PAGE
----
Guest Column: Time to Enact Paid Family Leave
Twenty-five years ago, on Feb. 5, 1993, President Clinton signed into law the Family and Medical Leave Act (FMLA), which allows certain workers to take up to 12 weeks of job-protected leave to deal with a serious health condition, have a baby, bond with a newborn or adopted child, or take care of a seriously ill relative.
The FMLA was a major stride forward for the rights of workers and their families, but after a quarter decade the program's major gaps are clear. However, FMLA does not cover about 40 percent of the workforce, including workers at smaller companies and those who have recently changed jobs. And many workers who are eligible FMLA can't afford to take unpaid time off from work in an emergency. They're often left to choose between taking care of a child they love or keeping the job that puts food on the table.
Today, 25 years after the FMLA was signed, a grassroots coalition of community organizations, faith groups, and labor unions is advancing a pair of policies that would help fix these problems and strengthen our commonwealth's economy. This fall, the Raise Up Massachusetts coalition collected over 274,000 signatures from registered voters across the commonwealth to place two questions on the November 2018 ballot: paid family and medical leave and an increase in the minimum wage to $15 an hour by 2022.
The bills I co-sponsor, H.2172 and S.1048 would make employees eligible for job-protected paid leave to recover from a serious illness or injury, to care for a seriously ill or injured family member, or to care for a new child. The bills prohibit employer retaliation against workers who take time off under these conditions.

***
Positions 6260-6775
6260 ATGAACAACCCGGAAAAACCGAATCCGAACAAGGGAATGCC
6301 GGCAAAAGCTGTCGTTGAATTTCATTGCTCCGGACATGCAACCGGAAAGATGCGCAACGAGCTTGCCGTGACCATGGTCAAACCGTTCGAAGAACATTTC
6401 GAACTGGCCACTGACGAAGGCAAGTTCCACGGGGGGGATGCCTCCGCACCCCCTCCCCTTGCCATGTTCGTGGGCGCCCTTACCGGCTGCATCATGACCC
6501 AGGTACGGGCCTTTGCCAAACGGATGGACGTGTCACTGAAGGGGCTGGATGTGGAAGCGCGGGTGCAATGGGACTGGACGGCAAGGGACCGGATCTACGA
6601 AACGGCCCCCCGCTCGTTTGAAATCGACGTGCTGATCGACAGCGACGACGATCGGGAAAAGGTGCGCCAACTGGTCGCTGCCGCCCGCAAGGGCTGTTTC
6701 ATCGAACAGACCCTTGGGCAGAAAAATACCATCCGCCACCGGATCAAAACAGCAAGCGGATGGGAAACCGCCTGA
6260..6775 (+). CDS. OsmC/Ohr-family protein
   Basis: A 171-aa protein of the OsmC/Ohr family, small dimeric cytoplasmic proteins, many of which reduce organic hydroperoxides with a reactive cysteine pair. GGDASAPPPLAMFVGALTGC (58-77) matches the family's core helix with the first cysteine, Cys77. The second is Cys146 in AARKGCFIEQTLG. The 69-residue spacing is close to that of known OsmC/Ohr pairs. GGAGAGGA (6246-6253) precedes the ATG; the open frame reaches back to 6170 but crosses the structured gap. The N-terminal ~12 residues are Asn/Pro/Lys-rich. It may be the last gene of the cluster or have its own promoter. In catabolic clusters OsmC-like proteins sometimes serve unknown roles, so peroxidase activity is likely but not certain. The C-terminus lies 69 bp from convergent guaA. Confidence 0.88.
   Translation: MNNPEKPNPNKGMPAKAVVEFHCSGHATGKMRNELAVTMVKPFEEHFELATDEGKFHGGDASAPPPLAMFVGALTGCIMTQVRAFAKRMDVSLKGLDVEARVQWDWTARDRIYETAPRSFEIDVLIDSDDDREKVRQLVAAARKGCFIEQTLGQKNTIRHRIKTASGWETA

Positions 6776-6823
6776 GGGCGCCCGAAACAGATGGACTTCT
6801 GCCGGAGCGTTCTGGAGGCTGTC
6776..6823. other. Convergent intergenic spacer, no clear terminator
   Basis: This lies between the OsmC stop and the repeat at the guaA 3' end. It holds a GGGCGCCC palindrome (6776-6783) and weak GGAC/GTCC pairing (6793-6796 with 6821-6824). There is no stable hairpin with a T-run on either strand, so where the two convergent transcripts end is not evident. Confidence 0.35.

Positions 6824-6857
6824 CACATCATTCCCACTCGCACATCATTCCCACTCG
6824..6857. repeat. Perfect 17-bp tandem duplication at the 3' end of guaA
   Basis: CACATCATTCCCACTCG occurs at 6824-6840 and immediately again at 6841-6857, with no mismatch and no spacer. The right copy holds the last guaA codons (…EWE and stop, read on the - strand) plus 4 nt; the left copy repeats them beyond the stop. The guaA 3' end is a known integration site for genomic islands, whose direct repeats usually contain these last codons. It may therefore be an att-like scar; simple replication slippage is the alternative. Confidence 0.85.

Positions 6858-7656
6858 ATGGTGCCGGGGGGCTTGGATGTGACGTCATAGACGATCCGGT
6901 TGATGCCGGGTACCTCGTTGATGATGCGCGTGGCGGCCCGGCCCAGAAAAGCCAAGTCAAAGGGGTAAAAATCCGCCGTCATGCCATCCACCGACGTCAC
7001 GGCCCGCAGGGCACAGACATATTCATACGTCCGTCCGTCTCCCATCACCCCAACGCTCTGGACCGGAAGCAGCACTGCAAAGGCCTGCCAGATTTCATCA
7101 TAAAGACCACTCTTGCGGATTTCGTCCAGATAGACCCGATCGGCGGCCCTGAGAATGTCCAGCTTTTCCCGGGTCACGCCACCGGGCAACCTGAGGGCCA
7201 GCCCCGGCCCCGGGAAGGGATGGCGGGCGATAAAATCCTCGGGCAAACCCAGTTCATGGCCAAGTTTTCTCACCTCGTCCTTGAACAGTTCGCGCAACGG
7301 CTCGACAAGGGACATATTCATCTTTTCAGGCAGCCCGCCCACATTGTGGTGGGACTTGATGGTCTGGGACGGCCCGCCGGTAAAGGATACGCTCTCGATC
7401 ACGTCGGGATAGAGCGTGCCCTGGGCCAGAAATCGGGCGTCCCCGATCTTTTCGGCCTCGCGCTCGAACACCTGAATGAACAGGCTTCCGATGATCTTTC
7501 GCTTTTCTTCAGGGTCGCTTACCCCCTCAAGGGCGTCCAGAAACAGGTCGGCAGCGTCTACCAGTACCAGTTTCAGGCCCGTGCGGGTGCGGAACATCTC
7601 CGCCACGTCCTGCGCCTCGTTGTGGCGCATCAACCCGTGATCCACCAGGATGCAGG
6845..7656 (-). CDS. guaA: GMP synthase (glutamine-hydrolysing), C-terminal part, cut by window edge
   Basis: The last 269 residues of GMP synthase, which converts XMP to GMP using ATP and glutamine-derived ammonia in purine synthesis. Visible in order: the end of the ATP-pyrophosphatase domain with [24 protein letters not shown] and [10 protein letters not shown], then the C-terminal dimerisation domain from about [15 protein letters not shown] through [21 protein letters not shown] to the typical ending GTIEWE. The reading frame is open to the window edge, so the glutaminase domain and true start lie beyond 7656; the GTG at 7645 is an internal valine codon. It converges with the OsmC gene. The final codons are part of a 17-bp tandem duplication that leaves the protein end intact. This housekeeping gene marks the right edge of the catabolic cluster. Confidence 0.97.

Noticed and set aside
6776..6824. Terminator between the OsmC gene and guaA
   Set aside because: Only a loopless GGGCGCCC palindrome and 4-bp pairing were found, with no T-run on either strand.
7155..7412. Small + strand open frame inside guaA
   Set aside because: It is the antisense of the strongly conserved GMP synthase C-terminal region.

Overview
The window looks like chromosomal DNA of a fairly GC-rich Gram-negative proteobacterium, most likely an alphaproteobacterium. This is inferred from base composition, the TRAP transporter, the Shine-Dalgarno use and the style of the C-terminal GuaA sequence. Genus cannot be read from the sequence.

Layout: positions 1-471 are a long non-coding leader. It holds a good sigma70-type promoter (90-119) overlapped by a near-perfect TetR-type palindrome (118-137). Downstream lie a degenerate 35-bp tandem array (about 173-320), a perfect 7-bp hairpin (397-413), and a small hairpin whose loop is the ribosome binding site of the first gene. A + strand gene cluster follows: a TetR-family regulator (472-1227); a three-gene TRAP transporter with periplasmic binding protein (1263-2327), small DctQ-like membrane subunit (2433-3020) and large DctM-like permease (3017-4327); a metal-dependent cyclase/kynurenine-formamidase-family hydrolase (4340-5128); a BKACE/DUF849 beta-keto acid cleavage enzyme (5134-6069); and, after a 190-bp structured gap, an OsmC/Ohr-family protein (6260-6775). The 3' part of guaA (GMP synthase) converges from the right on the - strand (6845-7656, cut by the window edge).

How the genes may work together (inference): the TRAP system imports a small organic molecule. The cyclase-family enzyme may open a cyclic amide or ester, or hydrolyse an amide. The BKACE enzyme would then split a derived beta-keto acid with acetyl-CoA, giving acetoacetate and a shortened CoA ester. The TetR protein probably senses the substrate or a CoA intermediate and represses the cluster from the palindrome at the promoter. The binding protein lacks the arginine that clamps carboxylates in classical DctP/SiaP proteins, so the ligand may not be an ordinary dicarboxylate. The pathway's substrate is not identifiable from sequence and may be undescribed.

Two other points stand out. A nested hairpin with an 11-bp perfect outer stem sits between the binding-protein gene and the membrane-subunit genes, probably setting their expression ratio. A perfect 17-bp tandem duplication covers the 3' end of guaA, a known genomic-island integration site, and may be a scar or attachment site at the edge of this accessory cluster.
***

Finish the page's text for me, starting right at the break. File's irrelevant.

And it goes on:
Employees taking paid leave would receive partial wage replacement equal to a percentage of their average weekly wages, with a maximum weekly benefit of either $650 or $1,000. Paid leave would last up to either 12 or 16 weeks to care for a seriously ill or injured family member or to bond with a new child (family leave), and up to 26 weeks for an employee's own serious illness or injury (medical leave).
But won't this cost employers too much money? No. Benefits would be funded through small employer premium contributions to the new Family and Employment Security Trust Fund or to private insurance plans. It would allow employers to require employees to contribute up to 50 percent of the cost of premiums. It would phase in over a few years, create a waiting period before employees can receive benefits, use existing agencies for administration and enforcement, and allow companies to keep existing plans, all of which reduce costs. Employers tell us they are looking for a straightforward plan with low administrative costs and offers a level playing field. This bill meets those needs.
When it comes to paid family and medical leave, the example of the FMLA shows how important it is that a paid leave program cover all workers. Family and medical emergencies can happen to people who work for small companies, those who just started new jobs, and independent contractors. This legislation program should make sure they are covered.
I am proud to work alongside my colleagues in the Legislature, advocates, and most importantly you, my constituents, to advance this important policy change that protects families and builds a stronger workforce.
State Rep. Tricia Farley-Bouvier represents the 3rd Berkshire District.
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